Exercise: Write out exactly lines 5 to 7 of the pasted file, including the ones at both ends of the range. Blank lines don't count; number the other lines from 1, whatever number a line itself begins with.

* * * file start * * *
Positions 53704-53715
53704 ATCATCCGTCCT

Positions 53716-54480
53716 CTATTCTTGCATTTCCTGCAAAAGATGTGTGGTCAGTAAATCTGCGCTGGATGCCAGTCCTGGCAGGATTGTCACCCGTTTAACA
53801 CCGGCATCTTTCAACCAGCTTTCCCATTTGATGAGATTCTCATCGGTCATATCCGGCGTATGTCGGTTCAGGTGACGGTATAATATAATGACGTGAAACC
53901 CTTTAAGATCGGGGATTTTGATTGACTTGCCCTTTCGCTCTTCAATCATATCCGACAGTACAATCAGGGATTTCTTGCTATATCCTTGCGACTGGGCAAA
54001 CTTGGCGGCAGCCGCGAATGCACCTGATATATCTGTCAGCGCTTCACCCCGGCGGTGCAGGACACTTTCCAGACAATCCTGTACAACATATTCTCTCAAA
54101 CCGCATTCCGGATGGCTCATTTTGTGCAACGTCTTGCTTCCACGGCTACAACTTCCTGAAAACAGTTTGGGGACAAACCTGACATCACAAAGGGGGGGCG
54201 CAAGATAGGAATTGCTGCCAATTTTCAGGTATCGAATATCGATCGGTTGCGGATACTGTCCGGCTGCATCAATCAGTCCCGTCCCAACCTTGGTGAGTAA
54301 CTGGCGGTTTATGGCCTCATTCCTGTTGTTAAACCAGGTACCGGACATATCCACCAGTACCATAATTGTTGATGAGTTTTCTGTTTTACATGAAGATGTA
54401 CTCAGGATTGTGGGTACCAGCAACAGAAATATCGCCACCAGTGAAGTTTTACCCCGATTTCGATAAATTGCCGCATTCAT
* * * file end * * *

53801 CCGGCATCTTTCAACCAGCTTTCCCATTTGATGAGATTCTCATCGGTCATATCCGGCGTATGTCGGTTCAGGTGACGGTATAATATAATGACGTGAAACC
53901 CTTTAAGATCGGGGATTTTGATTGACTTGCCCTTTCGCTCTTCAATCATATCCGACAGTACAATCAGGGATTTCTTGCTATATCCTTGCGACTGGGCAAA
54001 CTTGGCGGCAGCCGCGAATGCACCTGATATATCTGTCAGCGCTTCACCCCGGCGGTGCAGGACACTTTCCAGACAATCCTGTACAACATATTCTCTCAAA